The 2020 Covid-19 pandemic could increase developing countries and development partners’ focus on water and WASH and trigger transformational change in some countries, according to a report commissioned by the United Kingdom government.
“Water security beyond Covid-19”, produced by The Knowledge, Evidence and Learning for Development Programme (K4D) for the UK’s Department for International Development (DFID), synthesises recent expertise and thinking to relate that “As the Covid-19 pandemic is still unfolding, it is not clear what the impact on developing countries or their water security will be...Consequently, there is a need to monitor how the pandemic unfolds and assimilate lessons learned. Interventions to strengthen water security should focus on four key areas: adequate water availability, acceptable water quality, water resource management, and affordable access to WASH (Water, Sanitation and Health)”.
Recommended Interventions (Read Full Report):
Adequate Water Availability: preventing or suppressing potential pandemics is likely to increase water demand for domestic and health uses. Supply and storage solutions are needed to ensure there is adequate water available and to manage trade-offs upstream (competing demands from other sectors) and downstream (wastewater production). In some ways ensuring water availability is the most obvious need, particularly in context of quantities of acceptable quality water for sustaining livelihoods, human well-being, and socio-economic development, for ensuring protection against water-borne pollution and water-related disasters, and for preserving ecosystems in a climate of peace and political stability”.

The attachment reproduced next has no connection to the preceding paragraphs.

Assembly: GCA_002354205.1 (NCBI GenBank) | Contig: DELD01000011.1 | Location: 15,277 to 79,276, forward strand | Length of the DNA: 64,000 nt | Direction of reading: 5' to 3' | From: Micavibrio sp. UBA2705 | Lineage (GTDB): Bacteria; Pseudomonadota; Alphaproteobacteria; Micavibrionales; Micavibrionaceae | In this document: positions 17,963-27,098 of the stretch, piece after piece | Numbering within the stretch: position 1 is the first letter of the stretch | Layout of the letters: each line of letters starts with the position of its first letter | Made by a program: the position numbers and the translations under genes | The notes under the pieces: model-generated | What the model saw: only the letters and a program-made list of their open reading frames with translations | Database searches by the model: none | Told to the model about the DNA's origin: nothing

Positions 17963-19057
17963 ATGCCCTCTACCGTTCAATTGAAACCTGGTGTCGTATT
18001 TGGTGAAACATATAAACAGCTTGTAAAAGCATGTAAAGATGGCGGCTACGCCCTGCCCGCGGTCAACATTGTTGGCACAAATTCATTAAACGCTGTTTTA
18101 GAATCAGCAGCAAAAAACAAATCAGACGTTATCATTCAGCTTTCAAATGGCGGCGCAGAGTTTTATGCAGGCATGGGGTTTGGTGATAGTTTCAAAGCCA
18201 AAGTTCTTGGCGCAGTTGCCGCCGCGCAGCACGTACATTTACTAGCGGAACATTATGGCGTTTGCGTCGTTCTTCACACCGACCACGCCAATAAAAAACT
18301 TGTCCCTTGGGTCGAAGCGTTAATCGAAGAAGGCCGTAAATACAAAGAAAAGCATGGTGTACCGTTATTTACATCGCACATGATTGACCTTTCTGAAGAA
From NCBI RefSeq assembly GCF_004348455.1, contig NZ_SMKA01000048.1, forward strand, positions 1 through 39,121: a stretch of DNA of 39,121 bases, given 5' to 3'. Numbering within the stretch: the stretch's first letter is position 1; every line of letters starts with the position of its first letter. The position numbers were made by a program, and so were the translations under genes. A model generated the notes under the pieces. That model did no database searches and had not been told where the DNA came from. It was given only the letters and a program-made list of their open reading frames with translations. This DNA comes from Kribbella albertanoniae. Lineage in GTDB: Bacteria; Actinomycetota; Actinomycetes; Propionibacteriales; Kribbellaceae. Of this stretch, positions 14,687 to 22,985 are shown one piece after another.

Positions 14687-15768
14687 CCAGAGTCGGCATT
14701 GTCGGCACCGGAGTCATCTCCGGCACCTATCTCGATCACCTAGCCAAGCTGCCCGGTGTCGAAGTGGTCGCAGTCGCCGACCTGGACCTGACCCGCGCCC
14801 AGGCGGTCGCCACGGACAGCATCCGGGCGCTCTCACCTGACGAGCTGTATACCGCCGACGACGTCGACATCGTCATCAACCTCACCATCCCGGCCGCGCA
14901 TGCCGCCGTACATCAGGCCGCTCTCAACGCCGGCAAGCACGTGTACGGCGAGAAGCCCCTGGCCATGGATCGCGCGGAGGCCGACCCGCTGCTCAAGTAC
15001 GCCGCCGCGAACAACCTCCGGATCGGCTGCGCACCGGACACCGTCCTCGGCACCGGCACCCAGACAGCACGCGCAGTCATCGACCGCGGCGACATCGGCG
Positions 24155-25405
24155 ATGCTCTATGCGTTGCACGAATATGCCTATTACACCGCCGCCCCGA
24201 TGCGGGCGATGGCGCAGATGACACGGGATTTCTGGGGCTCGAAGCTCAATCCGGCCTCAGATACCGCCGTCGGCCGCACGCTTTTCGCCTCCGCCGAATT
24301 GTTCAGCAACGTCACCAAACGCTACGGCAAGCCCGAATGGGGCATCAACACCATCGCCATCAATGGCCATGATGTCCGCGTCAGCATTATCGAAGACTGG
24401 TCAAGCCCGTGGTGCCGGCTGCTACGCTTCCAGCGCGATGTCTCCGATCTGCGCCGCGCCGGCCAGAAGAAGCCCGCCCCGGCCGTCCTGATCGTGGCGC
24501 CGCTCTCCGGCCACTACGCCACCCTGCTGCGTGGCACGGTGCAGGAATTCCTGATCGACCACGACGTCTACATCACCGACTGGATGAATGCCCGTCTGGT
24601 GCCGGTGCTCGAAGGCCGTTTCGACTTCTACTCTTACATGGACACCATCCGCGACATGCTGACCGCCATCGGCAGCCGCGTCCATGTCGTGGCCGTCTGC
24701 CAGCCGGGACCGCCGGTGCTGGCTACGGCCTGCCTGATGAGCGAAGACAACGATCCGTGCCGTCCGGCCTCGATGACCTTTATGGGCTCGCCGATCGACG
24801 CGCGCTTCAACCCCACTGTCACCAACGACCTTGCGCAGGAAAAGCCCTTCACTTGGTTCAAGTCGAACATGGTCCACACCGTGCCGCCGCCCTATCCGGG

Acceptable Water Quality: water quality is deteriorating across developing countries due to discharges from agriculture, industry, human waste, and wastewater. Both surface and groundwater are affected. Climate change will also negatively affect water quality.
Water Resources management: ensuring sustainable access to adequate amounts of acceptable quality water and resilience will require strengthening water resources management so that water is available where and when it is needed to suppress and prevent future pandemics.
Affordable Access To WASH: 2.2 million people globally lack access to safely managed drinking water (defined as drinking water from a source located on the premises, free from contamination and available when needed), and 4.2 billion people do not have access to safely managed sanitation services. This hampers efforts to suppress or prevent pandemics. Investments in extending access to WASH can have co-benefits, such as job creation and improved health.
Transboundary Processes, River Basin Planning, And Moving Beyond Sectoral Thinking
The K4D report suggests that medium term responses will involve moving beyond sectoral thinking to understanding and managing the links between upstream and downstream water resources and users, and the links between water resources and WASH.
It will also be important to consider transboundary issues as many rivers, lakes and aquifers cross national borders..."River basin planning processes and the co-management of surface and groundwater could lead to more resilient systems and increase a region’s overall. Strengthening water security will have a number of positive benefits, beyond public and human health, including increasing resilience to climate change, supporting livelihoods, food security and economic productivity".